The Consorzio di Tutela Prosecco DOC has confirmed that it will be allocating a further 3,000 hectares of vines to growers within the Prosecco DOC to meet continued demand for the Italian sparkler over the next three years.
The Prosecco DOC Consortium has said there will be no risk of a Prosecco shortage this year, following a record 2015 harvest.
Speaking to the drinks business at the London Wine Fair yesterday, Luca Giavi, the director general of the Prosecco DOC Consortium, was adamant that there would be no risk of a Prosecco shortage this year, following fears that stocks would run dry last year following the 2014 harvest.
While the Prosecco DOCG area of Valdobbiadene escaped the 2014 harvest relatively unscathed, grapes grown in the DOC flatlands had a worse time of it, with overall production down 10% less than forecast. It left some producers warning of the “very real possibility of a global shortage”.
That is unlikely to be the case this year, with official figures released by the organisation this week confirming a record 2015 harvest, with the DOC reporting a jump of more than 50% in the volume of DOC Prosecco produced compared to 2014.
“2015 was a record harvest for Prosecco DOC, and more than enough bottles will be produced to deal with the demand in the UK,” said Giavi.
“Prosecco is a product of the land and so it will always be subject to Mother Nature but given the changeable climate throughout 2015, the numbers are very encouraging”, added Stefano Zanette, president of the Consortium. “We’re estimating being able to produce 450 million bottles of wine from the harvest, which is an additional 144 million from the previous year.
“The consortium is working hard, alongside our producers, to grow our markets globally and we warmly welcome increased demand. Since receiving DOC status, we’ve been able to increase volumes consistently every year, fulfilling the growing appetite from consumers for our wines.“
To ensure it is able to meet future demand, the DOC Consortium also confirmed that it will be increasing DOC vineyards within the region by 3,000 hectares, assigning the region’s 10,000 winegrowers an additional slice of DOC vineyard space over the next three years.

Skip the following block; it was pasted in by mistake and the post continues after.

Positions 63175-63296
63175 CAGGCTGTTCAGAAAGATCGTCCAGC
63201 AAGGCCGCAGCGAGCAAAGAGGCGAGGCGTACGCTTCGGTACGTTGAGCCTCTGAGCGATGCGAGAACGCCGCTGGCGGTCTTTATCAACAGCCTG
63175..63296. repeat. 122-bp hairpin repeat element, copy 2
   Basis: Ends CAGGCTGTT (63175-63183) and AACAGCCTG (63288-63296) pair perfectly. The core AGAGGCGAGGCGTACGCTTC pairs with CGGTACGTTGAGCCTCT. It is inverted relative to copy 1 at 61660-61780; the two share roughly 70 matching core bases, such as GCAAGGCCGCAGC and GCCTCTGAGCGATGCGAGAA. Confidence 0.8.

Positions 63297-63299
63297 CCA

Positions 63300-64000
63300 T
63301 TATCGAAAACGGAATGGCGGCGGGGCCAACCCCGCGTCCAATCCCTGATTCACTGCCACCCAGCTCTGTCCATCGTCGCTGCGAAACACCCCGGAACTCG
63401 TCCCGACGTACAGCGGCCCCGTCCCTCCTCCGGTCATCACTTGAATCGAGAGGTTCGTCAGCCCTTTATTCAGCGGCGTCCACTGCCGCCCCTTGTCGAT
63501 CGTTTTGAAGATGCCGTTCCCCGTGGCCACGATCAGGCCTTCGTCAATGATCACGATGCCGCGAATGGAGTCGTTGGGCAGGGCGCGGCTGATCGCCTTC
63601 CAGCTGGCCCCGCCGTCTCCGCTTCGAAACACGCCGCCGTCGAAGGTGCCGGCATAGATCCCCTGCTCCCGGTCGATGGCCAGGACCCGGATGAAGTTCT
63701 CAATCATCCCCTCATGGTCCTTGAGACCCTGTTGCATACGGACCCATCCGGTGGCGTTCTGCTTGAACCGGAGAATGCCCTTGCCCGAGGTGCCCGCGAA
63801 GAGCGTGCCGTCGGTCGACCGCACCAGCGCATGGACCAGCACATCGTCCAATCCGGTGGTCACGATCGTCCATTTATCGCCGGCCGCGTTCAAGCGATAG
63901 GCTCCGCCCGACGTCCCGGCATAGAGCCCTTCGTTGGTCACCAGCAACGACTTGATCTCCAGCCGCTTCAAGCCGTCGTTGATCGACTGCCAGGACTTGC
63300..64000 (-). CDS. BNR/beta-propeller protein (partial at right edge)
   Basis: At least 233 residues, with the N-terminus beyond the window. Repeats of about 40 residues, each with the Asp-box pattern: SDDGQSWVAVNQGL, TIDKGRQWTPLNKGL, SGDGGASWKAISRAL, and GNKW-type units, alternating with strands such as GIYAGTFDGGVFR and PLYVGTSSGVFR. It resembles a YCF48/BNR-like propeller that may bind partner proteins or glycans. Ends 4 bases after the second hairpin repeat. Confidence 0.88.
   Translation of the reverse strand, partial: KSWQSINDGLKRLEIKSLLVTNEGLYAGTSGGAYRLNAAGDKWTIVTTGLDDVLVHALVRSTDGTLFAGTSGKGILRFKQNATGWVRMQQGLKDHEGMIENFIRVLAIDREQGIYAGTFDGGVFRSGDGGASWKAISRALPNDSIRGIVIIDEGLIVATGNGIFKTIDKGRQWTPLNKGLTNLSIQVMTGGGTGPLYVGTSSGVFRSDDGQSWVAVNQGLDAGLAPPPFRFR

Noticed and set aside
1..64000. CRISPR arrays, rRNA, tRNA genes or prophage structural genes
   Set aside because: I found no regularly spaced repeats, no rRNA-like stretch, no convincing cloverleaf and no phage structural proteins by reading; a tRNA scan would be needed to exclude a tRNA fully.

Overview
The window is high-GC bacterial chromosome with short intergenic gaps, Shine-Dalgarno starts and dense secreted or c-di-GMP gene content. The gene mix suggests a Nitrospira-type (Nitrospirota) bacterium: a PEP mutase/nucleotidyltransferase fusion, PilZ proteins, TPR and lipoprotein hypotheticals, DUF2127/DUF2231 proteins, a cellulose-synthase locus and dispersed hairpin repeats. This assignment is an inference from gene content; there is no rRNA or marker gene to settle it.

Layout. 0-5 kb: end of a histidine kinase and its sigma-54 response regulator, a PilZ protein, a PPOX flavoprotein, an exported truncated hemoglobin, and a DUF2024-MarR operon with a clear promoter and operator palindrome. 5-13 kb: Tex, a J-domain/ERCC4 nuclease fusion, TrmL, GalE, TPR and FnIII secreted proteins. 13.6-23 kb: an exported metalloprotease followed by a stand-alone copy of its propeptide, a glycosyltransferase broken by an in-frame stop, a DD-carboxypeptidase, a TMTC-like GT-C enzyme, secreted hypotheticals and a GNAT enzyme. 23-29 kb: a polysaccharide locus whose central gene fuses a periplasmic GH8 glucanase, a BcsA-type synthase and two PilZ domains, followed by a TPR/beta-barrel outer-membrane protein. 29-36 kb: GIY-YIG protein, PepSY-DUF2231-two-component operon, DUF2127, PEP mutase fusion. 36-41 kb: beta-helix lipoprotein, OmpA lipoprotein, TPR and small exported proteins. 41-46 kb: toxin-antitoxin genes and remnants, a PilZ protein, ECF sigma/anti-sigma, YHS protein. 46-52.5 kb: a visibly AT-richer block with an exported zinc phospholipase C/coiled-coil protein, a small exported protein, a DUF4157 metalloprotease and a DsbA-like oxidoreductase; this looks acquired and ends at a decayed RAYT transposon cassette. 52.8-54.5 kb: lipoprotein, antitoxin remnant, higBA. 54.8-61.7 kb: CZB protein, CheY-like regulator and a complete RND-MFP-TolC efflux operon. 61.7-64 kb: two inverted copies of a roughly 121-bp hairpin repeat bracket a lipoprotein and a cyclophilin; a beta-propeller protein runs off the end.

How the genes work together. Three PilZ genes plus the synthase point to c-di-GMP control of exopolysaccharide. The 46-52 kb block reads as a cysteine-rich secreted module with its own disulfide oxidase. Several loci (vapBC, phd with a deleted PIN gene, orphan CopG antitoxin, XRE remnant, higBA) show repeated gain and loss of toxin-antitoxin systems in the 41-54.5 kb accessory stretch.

This will see the limit of hectares of vines for the production of Prosecco DOC rise from 20,000 to 23,000. This, said Giavi, would enable production to increase by around 10 to 15% over the next three years, with the consortium already forecasting production growth of 15 to 20% for the 2016 harvest.
Efforts by the Prosecco DOC to ensure the region can keep up with demand will be welcome news to the UK market, where Prosecco consumption increased by 48% between 2014 and 2015. Brits currently buy one in every five bottles of DOC Prosecco produced, making the UK the leading export market.
Luca Giavi, director general of the Prosecco DOC Consortium.
Together with the USA and Germany, the three regions claim three quarters of all the Prosecco produced annually. 70% of Prosecco is exported (of this 70%, the UK market take 35%), with 30% staying in Italy.
The consortium is made up of 356 sparkling wine producers and was set up in 2009 to safeguard the quality of the wine being produced, while developing and promoting the product globally.
Recently the DOC has locked horns Australian winemaker Larry Cherubino who last year launched his own Australian “Prosecco”. Named Carte Blanc, Cherubino told db that he was legally able to call the sparkler a Prosecco, despite it not coming from the northern Italian region, because Prosecco is recognised as a grape variety, not a region, in Australia.
Prosecco is made from the Glera grape, which until 2009 was also known as Prosecco. To avoid confusion between the grape and the protected designation of origin having the same name, the variety was renamed Glera. The change was intended to prevent people from using the name Prosecco for wines produced outside of the region.